Let's be clear: House Intelligence Committee Chairman Devin Nunes (R-Calif.) is temporarily stepping down from his role as the House's lead investigator of Russia because, at the very least, his actions appeared to compromise the impartiality of the investigation.

But it's also likely that Nunes wouldn't be in this politically compromising position without the White House leading him down that path.

We now know that in late March, Nunes made a secret visit to the White House to receive documents from three members of Trump's national security team that appeared designed to prove the president's so-far unprovable claim President Barack Obama spied on him during the campaign.

The very next day, Nunes went back to the White House, cameras in tow, to brief the president on some big news: He had evidence that Trump campaign officials were likely caught up in spying.

Nunes held a hastily gathered news conference outside the West Wing of the White House, where he refused to share his source or reveal the actual information he has.

A few minutes later, across the White House, Trump told reporters he “somewhat” feels vindicated by Nunes's discovery.

If the fact that Trump's name was caught up in unrelated spying was news to the world, it was also news to his Democratic and Republican colleagues on the House Intelligence Committee, whom Nunes skipped over to brief the president first.

Nunes justified his actions by saying the surveillance had nothing to do with Russia. But as I wrote at the time, here’s what anyone trying to follow the twists and turns of this Trump-Russia-wiretapping story is left with:

A top Republican congressman and Trump ally was at the White House the day before he released information that appeared to somewhat defend the president on his defenseless wiretapping claims.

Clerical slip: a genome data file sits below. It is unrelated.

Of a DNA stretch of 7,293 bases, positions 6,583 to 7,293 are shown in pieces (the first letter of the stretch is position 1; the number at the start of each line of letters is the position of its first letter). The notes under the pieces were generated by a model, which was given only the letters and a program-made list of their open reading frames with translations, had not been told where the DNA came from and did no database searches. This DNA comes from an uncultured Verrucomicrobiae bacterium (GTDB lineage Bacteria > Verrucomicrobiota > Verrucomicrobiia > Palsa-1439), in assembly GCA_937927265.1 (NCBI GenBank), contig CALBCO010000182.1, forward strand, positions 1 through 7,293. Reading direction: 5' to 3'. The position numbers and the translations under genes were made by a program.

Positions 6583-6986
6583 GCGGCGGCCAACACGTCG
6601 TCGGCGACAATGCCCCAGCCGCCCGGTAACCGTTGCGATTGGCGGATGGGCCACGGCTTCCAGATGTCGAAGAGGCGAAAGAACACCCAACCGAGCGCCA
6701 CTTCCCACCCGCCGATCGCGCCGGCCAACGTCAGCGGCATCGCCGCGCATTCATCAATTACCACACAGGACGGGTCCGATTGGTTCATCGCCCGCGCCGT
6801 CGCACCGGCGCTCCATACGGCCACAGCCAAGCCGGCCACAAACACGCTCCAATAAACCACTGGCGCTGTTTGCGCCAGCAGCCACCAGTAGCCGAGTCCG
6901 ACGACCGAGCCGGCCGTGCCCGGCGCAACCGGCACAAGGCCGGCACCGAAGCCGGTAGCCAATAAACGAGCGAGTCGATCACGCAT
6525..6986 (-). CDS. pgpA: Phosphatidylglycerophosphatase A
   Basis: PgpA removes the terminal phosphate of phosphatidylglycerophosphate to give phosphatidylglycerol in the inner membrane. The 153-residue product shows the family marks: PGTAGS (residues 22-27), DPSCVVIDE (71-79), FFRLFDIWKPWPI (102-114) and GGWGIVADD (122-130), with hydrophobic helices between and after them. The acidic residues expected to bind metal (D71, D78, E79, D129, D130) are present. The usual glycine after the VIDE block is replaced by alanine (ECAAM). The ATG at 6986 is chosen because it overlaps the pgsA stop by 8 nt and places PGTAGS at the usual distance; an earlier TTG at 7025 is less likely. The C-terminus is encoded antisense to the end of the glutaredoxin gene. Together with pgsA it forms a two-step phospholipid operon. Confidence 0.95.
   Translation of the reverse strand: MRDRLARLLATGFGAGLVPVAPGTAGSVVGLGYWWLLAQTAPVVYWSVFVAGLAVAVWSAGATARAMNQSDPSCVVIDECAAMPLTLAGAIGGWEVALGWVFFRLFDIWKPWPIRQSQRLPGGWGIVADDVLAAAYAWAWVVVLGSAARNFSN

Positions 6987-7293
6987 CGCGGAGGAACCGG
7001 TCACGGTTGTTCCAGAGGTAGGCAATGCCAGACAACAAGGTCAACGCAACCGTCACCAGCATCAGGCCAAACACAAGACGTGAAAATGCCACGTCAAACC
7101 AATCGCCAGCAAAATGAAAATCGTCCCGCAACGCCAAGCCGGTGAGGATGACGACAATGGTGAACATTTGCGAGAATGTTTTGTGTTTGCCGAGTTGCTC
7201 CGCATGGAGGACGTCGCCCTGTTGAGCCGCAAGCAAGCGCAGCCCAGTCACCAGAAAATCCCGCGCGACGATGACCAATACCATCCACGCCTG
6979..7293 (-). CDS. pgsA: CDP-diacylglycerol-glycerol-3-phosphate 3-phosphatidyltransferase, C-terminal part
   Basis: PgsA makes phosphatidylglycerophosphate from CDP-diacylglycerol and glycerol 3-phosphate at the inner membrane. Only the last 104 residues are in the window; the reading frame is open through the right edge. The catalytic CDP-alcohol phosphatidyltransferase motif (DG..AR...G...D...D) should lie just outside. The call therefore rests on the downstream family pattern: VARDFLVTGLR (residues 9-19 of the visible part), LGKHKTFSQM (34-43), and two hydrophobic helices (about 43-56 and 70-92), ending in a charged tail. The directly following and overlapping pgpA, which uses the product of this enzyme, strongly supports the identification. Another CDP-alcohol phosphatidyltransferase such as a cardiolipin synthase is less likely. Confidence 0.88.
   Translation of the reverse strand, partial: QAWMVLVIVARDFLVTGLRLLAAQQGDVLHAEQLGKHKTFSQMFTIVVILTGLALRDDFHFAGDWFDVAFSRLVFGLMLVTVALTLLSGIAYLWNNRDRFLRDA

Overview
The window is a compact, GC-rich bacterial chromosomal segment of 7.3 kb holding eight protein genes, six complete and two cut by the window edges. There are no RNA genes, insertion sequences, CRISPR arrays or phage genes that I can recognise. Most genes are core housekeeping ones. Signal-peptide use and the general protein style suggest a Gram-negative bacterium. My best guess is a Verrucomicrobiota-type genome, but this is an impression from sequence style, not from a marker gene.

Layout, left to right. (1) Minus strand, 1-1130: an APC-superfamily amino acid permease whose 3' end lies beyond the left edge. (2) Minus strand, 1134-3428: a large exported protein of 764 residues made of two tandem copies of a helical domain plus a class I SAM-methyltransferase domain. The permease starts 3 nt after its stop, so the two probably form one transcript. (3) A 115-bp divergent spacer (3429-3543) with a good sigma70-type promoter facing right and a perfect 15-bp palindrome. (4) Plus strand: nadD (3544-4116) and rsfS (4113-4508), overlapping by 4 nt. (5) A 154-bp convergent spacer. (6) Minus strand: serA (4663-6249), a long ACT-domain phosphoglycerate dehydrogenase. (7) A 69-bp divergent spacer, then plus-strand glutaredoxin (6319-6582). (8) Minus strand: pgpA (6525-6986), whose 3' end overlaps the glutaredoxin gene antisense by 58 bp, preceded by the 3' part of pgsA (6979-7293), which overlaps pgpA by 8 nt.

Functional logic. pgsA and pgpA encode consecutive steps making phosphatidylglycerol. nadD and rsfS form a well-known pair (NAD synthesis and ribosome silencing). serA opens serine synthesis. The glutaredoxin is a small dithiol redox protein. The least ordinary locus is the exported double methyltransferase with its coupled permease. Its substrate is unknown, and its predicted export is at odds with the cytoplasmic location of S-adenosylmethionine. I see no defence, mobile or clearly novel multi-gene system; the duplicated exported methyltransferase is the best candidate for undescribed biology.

What’s more, the congressman released this secret information to the president — whose circle is under investigation by the FBI for alleged ties to Russia — before sharing it with his own committee members.

Nunes later indicated that prioritizing getting information to the White House was a poor judgment call.

Ethics and government experts The Fix talked to thought it was much more than that. His White House visits were a potential dealbreaker for the committee's impartiality on Russia, which was already in question given the committee was controlled by Republicans investigating allegations surrounding a Republican president.

“This is really unusual behavior of an oversight committee chairman,” said Benjamin Wittes, a senior fellow of governance studies at Brookings Institution and editor in chief of Lawfare, said. “And it's hard to understand what could possibly justify it.”

As Democrats slowly, then all at once, demanded Nunes step down from the investigation, more news from the White House ensured that Nunes's departure would be the inevitable conclusion of all this. The Washington Post reported Nunes got his mysterious wiretapping information from three senior members of the Trump White House, one with ties to Trump's inner circle of Jared Kushner and Stephen K. Bannon.

By then, Nunes had lost all control of the narrative about what he did or didn't do. The House Intelligence Committee's Russia investigation was basically on hold, and previously cautious Democrats like Rep. Adam B. Schiff (Calif.) demanded Nunes go.

On Thursday, the House Ethics Committee said it is going to investigate allegations Nunes improperly shared classified information — a charge Nunes denies.

To circle back to our first point, Nunes didn't do himself any favors in this wiretapping debacle. It's not just the White House visits that have called into question his impartiality, The Fix's Aaron Blake points out:

At numerous points over the past two months Nunes has made strange comments about his investigation. He's gone out of his way to downplay questions about alleged wrongdoing by the Trump administration — even more so than many Republicans who aren't tasked with running an impartial investigation.

But if Nunes handled this investigation poorly, his missteps were largely with information the White House gave him.